Mumford and Sons :: Babel
The first time I ever heard Mumford and Sons I did not like them, I figure I should just get that immediately out of the way before diving in to their new album. It took time and attention, and some repeated listening, to have this band grow on me, but when they eventually did I found myself loving them.
Lyrically this band’s music comes across as literary in nature. Their songs are the stuff of libraries full of classic storytelling, tomes of philosophy, and epic poetic narratives. These are not quick-fix, one-night stand affairs of music, these are heavy and complex, and time-invested relationship kind of music. Lofty at times, rich and mythical at others, and then they go and throw in an expletive now and then; this is damn good music, it just took some time for me to recognize it, and grow to love Mumford and Sons first album, Sigh No More.
I think at first listen there was something in the lead singer’s voice that reminded me of Dave Matthews, a comparison that I gratefully no longer hear in Marcus Mumford’s singing, but it does explain why I would have been initially put off. The jangly mandolin and banjo combination, though, dragged me in and as I listened, and then listened some more, I started to truly hear the songs. Then the lyrics surfaced and Marcus’ voice seemed to settle and change for me. This was a unique happening in my own musical history, as I am a lyric-girl, ever and always taken in by the words first and then the music. Mumford and Sons took me differently, and in some ways that has made them all the more important and unforgettable to me.
The new album, Babel, I sought after with anticipation, this time thrilled to hear more of the band. The album starts out as it stopped on Sigh No More. Babel, the opening number which shares its title with the album, has that now signature Mumford and Sons jangly build that creeps into the bloodstream, causing the pulse to quicken as the song expands and then explodes. Chock full of biblical references about talking without communicating, and the nature of too many languages saying nothing, work well as an analogy of the lack of understanding that often accompanies relationships.
Hopeless Wanderer follows course with the Mumford sound, but starts off slower, meandering a bit as the title might suggest until the song, and the traveler, start to run and leap. Holland Road is right there, as well, vying to be the next single radio release – this could be what The Cave was to Little Lion Boy last year.
I Will Wait, the albums first released single, is also my initial favorite. A lovely love song which strums and strokes at my heartstrings with ease, awakening the romantic in me which is admittedly not that hard to shake awake, but in this case it is done in a way that does not oversaturate with sentimentality and “cheesiness”, instead the song is both genuine and beautiful. The song reminds me of a character in a book I am reading enough so that I want to build it into a reading playlist. I am ever delighted when I can connect forms of art together as I am consuming them.
Lovers’ Eyes is right there behind I Will Wait as a favorite, a song I keep finding myself replaying. The vulnerability revealed in the quieter moments of this song which really works here. There are moments where it feels as if the song will explode into the power-folk sound the band does so well, but then it slows again, a gentler push and pull which imparts the message the song seems to convey of how one feels under the spell of a new lover’s touch and taste and sight. The walking away at the end of the song comes across so bittersweet, vocals trailing off in time to the fade of the music, as if it is all disappearing somewhere in the distance.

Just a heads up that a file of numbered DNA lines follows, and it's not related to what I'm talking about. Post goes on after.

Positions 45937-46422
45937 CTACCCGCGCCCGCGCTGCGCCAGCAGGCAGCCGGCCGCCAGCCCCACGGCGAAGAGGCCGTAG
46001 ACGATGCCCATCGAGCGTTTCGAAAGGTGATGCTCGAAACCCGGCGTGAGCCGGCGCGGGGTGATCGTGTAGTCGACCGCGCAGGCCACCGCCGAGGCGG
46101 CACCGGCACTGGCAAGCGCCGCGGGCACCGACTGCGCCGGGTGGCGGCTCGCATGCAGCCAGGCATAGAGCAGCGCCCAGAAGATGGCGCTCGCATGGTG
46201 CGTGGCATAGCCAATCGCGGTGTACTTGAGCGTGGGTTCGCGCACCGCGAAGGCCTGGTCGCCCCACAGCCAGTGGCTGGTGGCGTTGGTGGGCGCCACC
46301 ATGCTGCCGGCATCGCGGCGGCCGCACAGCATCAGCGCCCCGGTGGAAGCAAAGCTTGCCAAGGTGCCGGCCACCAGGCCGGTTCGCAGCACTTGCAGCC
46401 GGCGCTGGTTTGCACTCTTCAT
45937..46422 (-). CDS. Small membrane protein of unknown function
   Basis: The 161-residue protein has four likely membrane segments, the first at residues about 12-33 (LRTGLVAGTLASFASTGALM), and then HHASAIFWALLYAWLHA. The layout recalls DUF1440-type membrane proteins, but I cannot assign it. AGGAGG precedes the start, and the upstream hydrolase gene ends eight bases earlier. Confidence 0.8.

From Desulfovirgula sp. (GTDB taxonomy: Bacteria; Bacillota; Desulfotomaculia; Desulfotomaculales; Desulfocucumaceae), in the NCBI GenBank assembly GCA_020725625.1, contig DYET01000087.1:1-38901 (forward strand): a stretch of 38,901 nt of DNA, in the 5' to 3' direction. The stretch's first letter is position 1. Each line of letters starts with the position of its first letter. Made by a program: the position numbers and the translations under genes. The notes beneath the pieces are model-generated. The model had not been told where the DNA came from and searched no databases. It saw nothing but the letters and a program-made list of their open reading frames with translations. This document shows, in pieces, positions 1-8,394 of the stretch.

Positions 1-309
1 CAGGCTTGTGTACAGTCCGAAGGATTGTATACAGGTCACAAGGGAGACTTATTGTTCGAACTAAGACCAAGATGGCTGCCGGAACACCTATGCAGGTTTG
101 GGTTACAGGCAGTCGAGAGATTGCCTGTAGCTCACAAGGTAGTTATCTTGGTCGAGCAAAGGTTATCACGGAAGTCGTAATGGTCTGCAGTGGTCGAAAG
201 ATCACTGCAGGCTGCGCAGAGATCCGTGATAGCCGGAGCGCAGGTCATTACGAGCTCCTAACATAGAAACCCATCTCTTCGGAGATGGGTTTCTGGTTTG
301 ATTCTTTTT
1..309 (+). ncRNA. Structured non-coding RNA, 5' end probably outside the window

Below My Feet starts out in the softer range, but falls into what unfortunately feels formulaic here, in the slow build and jangly sounds that though unique to the band, come across as predictable in this song, and that predictability lends itself to boredom. I find myself skipping this song at the half-way mark. I wish instead we had gotten a truly stripped down vocal here, something a bit unexpected, and more moving. I think it could have worked with this song.
Not with Haste, on the other hand, is simply breathtaking. The light strum on the guitar, the wavering vocals, the both work together into something lovely. This song feels effortless. The lyrics “we will be who we are and they will hear our scars” is moving and chill-inducing, and comes at just the right moment in the song to make the transition of building into true Mumford and Sons style. In this song it works, and works well, and is proof positive of why I ended up falling in love with this band. Not Without Haste may be tying with my favorite song.
Overall, this album is a strong sophomore effort, and delivers what one would want and expect from the band. At times, I do wish they had tried to simplify, but the majority of the time I am enthralled to ride along the jangly twist and turns, and mountainous climbs, along with them. This album demands repeated listens to truly take in the layers of sound and story, with each new play something else is exposed and felt to me, and new favorites seem to emerge. This album will receive a lot of action in my life.
I Will Wait :: Mumford and Sons